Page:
 This is the heart of counselling process because it provides the force and foundation for the
counselling to succeed.
 This stage involves establishing rapport,
 promote acceptance of the client as a person with worth,
 establishing genuine interaction,
 promote direct mutual communication
 helping clients understand themselves,
 helping client focus and
 Slowly promote counselling relevant communication, from the client.
2. Stage Two: Assessment and Diagnosis

 One of the most crucial stages.


 This serves as the window for the counsellor to have a thorough appreciation of the client’s condition.
 It entails analysis of the root causes of problems.
 The data that will be gathered in diagnosis will be utilized in the formulation of goals.
3. Stage Three: Formulation of Counseling Goals

 Goals are important as it sets the direction of the counselling process.


 It shall serve as the parameter of work and the client-counsellor relationship.
 Counselling goals may be treated as a process goal or outcome goal.
 The client and counsellor must agree on the counselling goals.

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4. Stage Four: Intervention and Problem Solving

 Guidelines:

 A. The counselor has to provide a mapping of the different approaches offered.


 B. Describe the role of the counselor and client for each procedure.
 C. Identify possible risks and benefits that may come.
 D. Estimate the time and cost of each procedure.
5. Stage Five: Termination and Follow –up

 The essential goal in counselling is to witness a client progress on his/her own without the assistance of
the counselor.
 There are four components of termination which were identified by Quintan and Holahan:
 1. Discussion of the end of counselling
 2. Review of the course of counselling
 3. Closure of the counsellor-client relationship
 4. Discussion of the client’s future and post-counselling plan
6. Stage Six: Research and Evaluation

 This stage can be undertaken at any point in the counselling stage.


 Research and evaluation are fundamental part of the evaluation.
 Results of the research provide a scientific appreciation of the counselling situation.

What did you learn?

1. Who are the clientele and audiences of counselor?


2. What is the importance to know where the counselors work?
3. If you are going to become a counselor what particular work setting are you going to and why?

Part IIII. Assessment Task

Activity #1: Respecting Others

Directions: Watch a video clip about “RESPECTING OTHERS” on Youtube


https://www.youtube.com/watch?v=nJJa9f0I8XQ . Answer the following questions below.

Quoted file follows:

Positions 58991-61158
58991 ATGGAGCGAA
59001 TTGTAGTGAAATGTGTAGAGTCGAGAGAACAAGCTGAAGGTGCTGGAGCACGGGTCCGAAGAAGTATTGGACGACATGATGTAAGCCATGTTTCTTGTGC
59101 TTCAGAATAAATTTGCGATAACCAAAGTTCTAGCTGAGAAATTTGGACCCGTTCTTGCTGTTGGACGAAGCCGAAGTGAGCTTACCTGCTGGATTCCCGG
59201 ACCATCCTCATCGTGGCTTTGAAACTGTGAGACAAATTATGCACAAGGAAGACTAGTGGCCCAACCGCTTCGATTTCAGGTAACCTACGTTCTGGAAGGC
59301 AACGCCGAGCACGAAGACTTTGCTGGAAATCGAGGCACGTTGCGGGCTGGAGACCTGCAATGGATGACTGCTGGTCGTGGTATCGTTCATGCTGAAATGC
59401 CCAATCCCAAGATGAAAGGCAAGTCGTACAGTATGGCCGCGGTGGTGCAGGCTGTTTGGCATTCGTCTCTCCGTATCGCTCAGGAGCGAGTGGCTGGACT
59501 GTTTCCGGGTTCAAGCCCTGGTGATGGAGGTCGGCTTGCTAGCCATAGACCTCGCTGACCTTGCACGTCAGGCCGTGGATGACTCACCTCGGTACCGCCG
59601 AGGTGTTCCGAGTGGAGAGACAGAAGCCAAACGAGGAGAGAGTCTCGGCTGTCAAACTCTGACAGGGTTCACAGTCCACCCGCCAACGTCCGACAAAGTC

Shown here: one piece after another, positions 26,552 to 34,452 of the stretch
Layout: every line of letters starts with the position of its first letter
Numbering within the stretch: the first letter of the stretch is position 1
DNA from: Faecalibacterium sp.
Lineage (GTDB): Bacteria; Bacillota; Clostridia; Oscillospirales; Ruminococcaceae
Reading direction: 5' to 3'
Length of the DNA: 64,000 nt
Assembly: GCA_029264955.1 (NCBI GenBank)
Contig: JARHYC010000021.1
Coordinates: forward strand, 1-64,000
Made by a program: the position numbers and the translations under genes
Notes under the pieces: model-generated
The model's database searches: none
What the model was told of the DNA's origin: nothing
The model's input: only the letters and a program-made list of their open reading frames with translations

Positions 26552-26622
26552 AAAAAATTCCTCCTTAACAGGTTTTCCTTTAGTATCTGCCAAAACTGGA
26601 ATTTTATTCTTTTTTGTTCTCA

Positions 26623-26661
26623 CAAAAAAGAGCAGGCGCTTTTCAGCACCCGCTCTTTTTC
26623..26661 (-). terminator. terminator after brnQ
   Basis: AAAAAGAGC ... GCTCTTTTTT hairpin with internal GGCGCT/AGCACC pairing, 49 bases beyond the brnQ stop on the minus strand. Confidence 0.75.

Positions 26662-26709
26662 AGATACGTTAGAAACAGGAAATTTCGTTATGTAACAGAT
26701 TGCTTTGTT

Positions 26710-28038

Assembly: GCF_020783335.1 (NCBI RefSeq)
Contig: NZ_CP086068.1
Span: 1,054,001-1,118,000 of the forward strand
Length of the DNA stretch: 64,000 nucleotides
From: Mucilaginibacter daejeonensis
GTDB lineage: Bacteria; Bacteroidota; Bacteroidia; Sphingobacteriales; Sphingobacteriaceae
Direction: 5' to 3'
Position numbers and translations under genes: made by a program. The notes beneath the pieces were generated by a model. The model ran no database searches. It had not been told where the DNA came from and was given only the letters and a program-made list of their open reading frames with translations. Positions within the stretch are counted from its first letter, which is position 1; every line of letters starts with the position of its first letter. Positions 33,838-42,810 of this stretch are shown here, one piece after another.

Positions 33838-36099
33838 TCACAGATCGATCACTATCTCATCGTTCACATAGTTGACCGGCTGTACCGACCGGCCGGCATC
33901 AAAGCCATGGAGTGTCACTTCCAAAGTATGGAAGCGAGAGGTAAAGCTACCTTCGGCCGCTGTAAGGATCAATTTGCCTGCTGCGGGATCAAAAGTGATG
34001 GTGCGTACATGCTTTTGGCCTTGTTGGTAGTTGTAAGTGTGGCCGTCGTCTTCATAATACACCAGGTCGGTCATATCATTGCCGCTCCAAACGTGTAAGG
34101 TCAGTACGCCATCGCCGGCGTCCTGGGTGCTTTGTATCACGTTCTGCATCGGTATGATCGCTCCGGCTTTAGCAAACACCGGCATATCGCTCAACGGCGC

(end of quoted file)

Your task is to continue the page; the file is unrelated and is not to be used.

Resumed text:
1. What is the message of the video clip?


__________________________________________________________________________________
__________________________________________________________________________________
_______________________________________________________________________________

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2. How do we relate our topic to this video clip?
__________________________________________________________________________________
__________________________________________________________________________________
_______________________________________________________________________________

3. As a counselor how is it important to respect others?


__________________________________________________________________________________
__________________________________________________________________________________
__________________________________________________________________________________

Activity #2: Locating the Counselors

Instructions:

1. Imagine that you are an agent.


2. Your role is to locate the work settings of the counselors.
3. Map out and draw their work setting.
4. Use the notes box below for your drawing.

Notes Box

Guide Questions:
1. How can you describe the work setting of a counselor?
2. What would be the surroundings of the counselor work place?
3. What would be your expectations about the work setting of a counselor?

Activity #3: Matching Type

Directions: Match the items in column A with items in column B.

A B

Relationship Building This serves as the window for the counselor to have a
thorough appreciation of the client’s condition.

Assessment and Diagnosis It shall serve as the parameter of work and the client –
counselor relationship.

Formulation of Counseling Goals The essential goal in counseling to witness a client progress
on his/her own without the assistance of the counselor.

Research and Evaluation This stage can be undertaken at any point in counseling
stage.
Termination and Follow –up
The guidelines include the following:(a) the counselor has to
provide a mapping of the different approaches offered, (b)
Intervention and Problem solving describe the role of the counselor and client for each
procedure, (c) identify possible risks and benefits that may
come and (d) estimate the time and cost of each procedure.
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This is the heart of the counseling process because it
provides the force and foundation for the counseling to
succeed.

Part IV. Internet Links

Gibson , Robert L. and Mitchell ,Marriane H. Introduction to Counseling and guidance. (Sixth edition). NJ: Merill
Prentice Hall, 2003.

Gladding, Samuel T. Counseling: A Comprehensive Profession. ( Fourth Edition) .NJ and Ohio :Merill Prentice
Hall,2000.

Mcleod, John. An introduction to Counseling. (Third Edition). Buckingham and Philadelphia: Open University
Press ,2003.
Nystul , Michael. Introduction to Counseling : An Art and Science Perspective.( Second Edition ). USA: Allyn
and Bacon, 2003.

Santrock, John W. Psychology. ( Seventh Edition) .USA: Mc Graw Hill,2003